Genetically Modified Organisms

The United States promotes American food to Russian through the use of agricultural specialists from the Foreign Agricultural Service, stationed in the embassy in Moscow and in the consulates in St. Petersburg and Vladivostok [1]. Normally, these marketing specialists push foods such as Washington apples and California prunes into the Russia market, but after Russia’s annexation of Crimea in March and President Vladimir Putin’s subsequent actions of using force in Ukraine, the United States imposed strict sanctions on Putin and his top men, which include both travel and trade sanctions. Part of the trade sanctions are focused on food. While the European Union has outlawed the import of genetically modified organisms, Russia imposed no such laws and has imported GMO products as part of their United States Department of Agriculture (USDA) marketing program [2].

Since the imposition of the trade sanctions, Russia has announced that it will no longer import GMO crops in favor of greater food sovereignty. Prime Minister Dmitry Medvedev announced this in early April, claiming: “if the Americans like to eat GMO products, let them eat it then. We don’t need to do that; we have enough space and opportunities to produce organic food” [3]. Now the question stands of whether Russia’s new push to be GMO-free is a strategic political move due purely to the sanctions we have imposed, or if the Russian government really believes in food sovereignty and being proud of their own national agriculture.

Fast Food

Russia has welcomed many American fast food restaurants throughout the years. McDonalds, which was the first US chain in Russia, opened in Moscow in 1990 to gigantic lines. This sparked subsequent Burger Kings, Subways, and KFCs throughout the country. These restaurants are successful because Russians tend to spend more of each paycheck on eating out than Americans do. In addition, although Russian culture advocates eating meals together as a family, consumers are beginning to enjoy the idea of eating on the go and ordering pizza right to their doors [4].

Now, Russia has its focus on the United States, looking to open their most popular fast food chain restaurant, Teremok, in New York this year. Teremok serves classic Russian blini, or thin pancakes than can be filled with meat, chocolate, caviar, or many other things. They plan on opening two restaurants with the hopes that Americans will pick up on Russian food just as they have embraced Mexican, Chinese, and Italian fast food [5].

Culinary Culture

Brighton Beach is a neighborhood in Brooklyn, New York that is filled with Russian Jewish immigrants. The bulk of Soviet migration to Brighton Beach began when Jewish people were given permission to emigrate in the late 1980s and really erupted after the collapse of the Soviet Union in the 90s. During this time, there was intense anti-Semitism in Europe, and many felt that it was necessary to escape and find a better way of life for their families. The Russian Jews who moved to America, as opposed to Israel, were mostly secular and many did not have organized religion to fall back on to keep their community tight-knit and maintain their heritage – in this situation, food is a common subject to turn to in dealing with nostalgia, social connections, and community interaction.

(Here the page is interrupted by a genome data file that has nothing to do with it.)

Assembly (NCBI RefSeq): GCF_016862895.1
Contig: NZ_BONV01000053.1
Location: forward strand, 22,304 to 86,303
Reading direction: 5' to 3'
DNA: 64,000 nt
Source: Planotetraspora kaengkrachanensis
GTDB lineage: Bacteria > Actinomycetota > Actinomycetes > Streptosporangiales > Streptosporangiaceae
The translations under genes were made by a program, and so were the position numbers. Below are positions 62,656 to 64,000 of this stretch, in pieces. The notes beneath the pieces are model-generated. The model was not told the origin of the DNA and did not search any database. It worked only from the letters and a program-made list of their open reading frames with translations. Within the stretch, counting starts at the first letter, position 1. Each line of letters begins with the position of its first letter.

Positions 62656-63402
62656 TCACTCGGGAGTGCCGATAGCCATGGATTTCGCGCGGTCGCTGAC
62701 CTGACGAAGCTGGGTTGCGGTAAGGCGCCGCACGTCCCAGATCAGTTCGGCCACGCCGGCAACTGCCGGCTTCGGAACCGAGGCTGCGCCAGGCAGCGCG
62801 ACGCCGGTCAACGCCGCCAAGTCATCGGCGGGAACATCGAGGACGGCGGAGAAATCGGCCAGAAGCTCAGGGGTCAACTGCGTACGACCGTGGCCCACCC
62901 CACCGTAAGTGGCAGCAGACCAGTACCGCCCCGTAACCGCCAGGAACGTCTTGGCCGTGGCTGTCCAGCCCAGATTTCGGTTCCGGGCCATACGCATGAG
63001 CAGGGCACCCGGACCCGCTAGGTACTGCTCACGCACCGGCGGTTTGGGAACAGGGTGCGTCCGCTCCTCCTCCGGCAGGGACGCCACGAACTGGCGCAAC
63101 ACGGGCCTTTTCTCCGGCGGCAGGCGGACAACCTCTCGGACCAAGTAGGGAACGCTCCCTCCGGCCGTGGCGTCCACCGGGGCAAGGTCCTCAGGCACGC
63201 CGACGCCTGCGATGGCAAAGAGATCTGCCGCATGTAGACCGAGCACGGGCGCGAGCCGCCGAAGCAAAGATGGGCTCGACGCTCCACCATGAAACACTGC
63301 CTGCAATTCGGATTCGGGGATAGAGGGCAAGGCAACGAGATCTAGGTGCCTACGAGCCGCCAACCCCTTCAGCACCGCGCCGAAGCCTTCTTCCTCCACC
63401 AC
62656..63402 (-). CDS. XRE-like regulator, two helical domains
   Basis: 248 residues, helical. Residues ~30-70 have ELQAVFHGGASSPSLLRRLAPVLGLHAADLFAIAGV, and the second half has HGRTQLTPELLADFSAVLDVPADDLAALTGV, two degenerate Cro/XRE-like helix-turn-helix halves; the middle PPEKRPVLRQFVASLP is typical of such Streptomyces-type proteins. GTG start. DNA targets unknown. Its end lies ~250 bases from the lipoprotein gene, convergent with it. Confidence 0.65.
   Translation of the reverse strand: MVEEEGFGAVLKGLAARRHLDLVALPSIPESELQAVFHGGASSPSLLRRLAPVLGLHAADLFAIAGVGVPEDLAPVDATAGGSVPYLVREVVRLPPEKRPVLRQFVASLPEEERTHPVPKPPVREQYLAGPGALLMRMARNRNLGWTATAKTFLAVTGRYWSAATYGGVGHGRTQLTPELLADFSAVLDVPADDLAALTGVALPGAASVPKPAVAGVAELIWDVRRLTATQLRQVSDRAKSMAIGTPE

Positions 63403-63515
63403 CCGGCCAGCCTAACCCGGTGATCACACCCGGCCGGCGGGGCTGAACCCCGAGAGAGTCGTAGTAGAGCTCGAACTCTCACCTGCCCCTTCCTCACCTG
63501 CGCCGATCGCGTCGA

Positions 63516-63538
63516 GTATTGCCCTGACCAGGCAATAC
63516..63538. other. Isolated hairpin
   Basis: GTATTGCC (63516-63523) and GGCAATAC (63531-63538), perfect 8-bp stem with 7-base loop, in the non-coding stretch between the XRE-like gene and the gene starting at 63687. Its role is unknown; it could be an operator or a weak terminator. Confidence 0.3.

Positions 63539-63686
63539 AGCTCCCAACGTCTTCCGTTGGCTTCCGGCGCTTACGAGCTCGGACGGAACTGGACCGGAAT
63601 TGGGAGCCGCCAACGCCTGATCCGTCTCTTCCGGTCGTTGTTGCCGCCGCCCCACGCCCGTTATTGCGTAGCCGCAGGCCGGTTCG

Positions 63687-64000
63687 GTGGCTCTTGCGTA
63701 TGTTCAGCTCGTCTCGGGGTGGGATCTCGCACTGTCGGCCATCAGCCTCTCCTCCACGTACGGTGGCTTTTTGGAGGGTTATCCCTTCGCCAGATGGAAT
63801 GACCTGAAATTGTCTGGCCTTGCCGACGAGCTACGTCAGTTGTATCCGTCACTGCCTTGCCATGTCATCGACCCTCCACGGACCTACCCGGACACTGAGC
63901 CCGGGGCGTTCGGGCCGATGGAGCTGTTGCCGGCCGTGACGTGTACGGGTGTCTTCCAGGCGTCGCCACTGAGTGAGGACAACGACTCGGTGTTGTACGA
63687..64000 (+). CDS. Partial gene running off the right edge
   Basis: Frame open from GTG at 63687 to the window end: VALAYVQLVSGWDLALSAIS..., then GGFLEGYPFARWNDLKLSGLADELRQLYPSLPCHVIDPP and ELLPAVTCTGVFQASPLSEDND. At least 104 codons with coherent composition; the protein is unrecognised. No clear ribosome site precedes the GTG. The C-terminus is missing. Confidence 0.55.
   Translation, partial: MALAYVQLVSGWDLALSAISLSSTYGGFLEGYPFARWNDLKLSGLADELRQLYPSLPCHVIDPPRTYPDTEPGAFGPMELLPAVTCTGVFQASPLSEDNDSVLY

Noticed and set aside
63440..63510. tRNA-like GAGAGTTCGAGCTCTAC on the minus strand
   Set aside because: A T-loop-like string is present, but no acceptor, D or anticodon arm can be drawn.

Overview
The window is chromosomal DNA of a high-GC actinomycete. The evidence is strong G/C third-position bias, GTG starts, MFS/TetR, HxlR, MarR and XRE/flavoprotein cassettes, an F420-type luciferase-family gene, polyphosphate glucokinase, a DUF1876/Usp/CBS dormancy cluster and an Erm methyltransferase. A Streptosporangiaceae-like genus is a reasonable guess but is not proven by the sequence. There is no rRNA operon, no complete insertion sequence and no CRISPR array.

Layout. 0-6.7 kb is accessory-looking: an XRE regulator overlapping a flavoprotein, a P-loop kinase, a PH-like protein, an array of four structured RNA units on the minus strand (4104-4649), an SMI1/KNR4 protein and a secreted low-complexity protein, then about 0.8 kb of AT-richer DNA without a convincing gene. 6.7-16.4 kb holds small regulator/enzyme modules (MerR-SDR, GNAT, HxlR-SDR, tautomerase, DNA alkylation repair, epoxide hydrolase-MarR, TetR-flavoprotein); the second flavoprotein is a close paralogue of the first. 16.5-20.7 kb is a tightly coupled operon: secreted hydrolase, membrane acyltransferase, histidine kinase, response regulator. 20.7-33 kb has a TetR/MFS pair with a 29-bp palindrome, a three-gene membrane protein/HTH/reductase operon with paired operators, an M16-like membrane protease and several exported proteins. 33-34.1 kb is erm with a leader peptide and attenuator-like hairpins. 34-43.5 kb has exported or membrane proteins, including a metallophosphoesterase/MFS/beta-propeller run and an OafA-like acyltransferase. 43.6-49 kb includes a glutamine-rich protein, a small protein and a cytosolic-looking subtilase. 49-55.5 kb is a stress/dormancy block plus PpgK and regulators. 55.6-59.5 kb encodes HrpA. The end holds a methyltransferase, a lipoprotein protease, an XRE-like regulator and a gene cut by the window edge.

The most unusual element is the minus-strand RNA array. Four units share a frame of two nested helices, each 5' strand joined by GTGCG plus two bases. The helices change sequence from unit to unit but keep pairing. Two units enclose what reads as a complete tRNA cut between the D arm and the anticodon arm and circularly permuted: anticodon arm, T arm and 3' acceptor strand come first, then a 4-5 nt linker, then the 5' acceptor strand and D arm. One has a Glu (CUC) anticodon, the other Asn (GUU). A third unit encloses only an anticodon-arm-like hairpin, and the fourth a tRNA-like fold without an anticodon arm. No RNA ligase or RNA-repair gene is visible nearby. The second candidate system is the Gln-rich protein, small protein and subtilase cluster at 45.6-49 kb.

Recipes are something passed down from generation to generation and provide a way to bond with family members and learn about your culture. The immigrants of Brighton Beach took the same opportunity when they moved to have a connection to their culture by opening up Russian restaurants and continuing to serve their favorite ethnic foods around their kitchen tables instead of giving in to American fast food. Russian culture is very focused on social interactions with all of your friends and family around a big dining room table, and that is exactly what has kept Brighton Beach filled with Russian-Jewish culture till today [6].


Food is something that naturally brings people together, building bridges both within and between cultures. Not only is learning about cultures and politics through food more interesting than reading a textbook – it can also inspire us to make food a more important part of our lives than just the basic consumption of calories. This has been just a small taste of how Russia reacts to outside food influences and to food in their own society.

[1] “Consulate General of the United States – St. Petersburg, Russia.” Foreign Agricultural Service. US Department of State. Web. 12 May 2014.

[2] “Добро пожаловать!” United States Department of Agriculture, 2012. Web. 12 May 2014.

[3] Bogodvid, Maksim. “Russia Will Not Import GMO Products – PM Medvedev.” RT News. Russia Today, 6 Apr. 2014. Web. 12 May 2014.

[4] Kramer, Andrew E. “Russia Becomes a Magnet for U.S. Fast-Food Chains.” New York Times. 3 Aug. 2011. Web. 12 May 2014.

[5] Kalashnikova, Olga. “Teremok Sets Its Sights on New York City.” Saint Petersburg Times. 19 Feb. 2014. Web. 12 May 2014.